At one point, Anonymous was more focused on “trolling” which were silly, childish pranks such as “telephone pranking, having many unpaid pizzas sent to the target’s home…splattering personal information, preferably humiliating, all over the Internet” (Coleman). These gags soon became larger protests when the first Occupy event occurred at Wall Street. Since then, over the past two months there have been numerous Occupy happenings all across the nation. Occurrences such as these and flash mobs are a creative new way to go about protesting. Creating groups to stay stationary in one location certainly gets the attention of those you wish to protest, yet so does a sudden group of people who stop what they’re doing all at the same time. A protest is really any event that gets the attention of those around. These two events – occupying and flash mob – get the job done.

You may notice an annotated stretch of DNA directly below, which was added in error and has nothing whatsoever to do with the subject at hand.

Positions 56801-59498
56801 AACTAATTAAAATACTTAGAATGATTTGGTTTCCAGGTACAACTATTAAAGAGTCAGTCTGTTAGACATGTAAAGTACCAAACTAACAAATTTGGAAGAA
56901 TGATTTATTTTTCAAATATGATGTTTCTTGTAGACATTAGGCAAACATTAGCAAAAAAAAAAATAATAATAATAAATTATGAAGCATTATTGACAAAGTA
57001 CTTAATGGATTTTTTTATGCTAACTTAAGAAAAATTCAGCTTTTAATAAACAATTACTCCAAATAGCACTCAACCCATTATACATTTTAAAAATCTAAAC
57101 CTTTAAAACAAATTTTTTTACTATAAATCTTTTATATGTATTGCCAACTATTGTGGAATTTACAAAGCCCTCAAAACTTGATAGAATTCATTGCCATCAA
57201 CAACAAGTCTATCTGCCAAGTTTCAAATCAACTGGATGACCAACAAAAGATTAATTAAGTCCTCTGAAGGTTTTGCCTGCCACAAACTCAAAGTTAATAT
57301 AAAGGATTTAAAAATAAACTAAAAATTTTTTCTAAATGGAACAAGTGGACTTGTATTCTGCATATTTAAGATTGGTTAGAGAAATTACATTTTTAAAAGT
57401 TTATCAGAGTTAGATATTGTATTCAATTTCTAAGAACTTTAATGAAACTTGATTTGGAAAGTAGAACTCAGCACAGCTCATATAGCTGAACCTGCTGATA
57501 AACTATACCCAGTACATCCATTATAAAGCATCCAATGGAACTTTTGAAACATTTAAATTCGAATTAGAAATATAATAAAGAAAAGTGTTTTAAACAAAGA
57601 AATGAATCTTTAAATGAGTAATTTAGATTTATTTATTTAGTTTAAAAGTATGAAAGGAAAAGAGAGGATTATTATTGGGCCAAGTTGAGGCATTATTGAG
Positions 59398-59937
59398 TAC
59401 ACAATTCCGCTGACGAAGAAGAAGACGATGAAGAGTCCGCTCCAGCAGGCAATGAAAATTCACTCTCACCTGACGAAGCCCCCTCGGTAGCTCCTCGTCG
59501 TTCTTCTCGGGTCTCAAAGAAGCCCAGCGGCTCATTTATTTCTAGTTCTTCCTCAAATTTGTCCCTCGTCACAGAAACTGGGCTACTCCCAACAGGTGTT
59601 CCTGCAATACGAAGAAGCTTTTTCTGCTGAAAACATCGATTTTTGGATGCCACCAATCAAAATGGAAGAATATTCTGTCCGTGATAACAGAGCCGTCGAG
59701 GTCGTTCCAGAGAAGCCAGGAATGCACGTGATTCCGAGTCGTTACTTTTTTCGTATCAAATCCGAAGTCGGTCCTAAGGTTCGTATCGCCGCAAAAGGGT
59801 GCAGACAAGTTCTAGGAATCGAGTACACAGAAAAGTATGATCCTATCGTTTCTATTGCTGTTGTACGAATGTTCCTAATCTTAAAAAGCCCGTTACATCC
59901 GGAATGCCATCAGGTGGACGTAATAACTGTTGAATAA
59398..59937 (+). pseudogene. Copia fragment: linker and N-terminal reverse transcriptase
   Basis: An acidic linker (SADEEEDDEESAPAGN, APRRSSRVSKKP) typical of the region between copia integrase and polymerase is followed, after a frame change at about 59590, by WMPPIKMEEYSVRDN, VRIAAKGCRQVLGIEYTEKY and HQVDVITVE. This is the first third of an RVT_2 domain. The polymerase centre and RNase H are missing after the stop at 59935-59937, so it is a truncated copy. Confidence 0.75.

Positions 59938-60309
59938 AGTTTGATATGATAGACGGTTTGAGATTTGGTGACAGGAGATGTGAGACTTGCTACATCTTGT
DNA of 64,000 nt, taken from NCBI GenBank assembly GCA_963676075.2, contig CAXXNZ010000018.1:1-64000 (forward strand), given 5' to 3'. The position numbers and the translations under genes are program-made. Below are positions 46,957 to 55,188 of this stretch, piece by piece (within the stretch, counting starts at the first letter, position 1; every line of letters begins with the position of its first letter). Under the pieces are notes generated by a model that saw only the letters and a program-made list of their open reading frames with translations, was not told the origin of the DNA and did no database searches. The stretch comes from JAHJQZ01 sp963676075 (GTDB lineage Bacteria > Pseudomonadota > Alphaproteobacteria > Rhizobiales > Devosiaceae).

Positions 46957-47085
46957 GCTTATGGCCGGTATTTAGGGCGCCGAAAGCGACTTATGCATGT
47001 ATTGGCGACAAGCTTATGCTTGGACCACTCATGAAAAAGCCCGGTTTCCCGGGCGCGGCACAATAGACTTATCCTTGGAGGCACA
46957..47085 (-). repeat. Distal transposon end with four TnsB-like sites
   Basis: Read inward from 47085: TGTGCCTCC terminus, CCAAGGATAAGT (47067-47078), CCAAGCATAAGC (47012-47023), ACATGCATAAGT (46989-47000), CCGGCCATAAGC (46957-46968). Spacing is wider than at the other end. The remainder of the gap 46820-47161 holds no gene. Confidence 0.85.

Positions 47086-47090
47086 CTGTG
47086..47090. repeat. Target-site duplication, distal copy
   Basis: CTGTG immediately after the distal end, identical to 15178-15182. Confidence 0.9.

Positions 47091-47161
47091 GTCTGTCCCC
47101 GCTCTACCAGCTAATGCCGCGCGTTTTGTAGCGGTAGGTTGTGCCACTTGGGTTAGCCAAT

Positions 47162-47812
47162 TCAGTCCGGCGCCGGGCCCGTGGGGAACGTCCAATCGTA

3. First, people had telephones, which allowed for one person to talk to another person. Then there was the radio and the television. But what really started a change for the future was the internet. The internet is a series of distributed networks. Distributed networks are communication networks where there are alternative routings between nodes. All these routings allow for people, near and far, to communicate and communicate to many. Social networking and flash mobs may have started out as “just for fun”, but now, they can be used as playful, yet powerful, tools for political action.
    Social networking is not just used for liking comments and posting statuses anymore. Social networking allows for people all over the world to, metaphorically, come together and express their beliefs and ideas. It even allows for these people to plan actions and actually come together. For example, the massive Egyptian protests, this past January, were powered by Facebook, YouTube, and Twitter. Because of social networking, these people could post their ideas, recruit followers, and even plan on how they could make changes.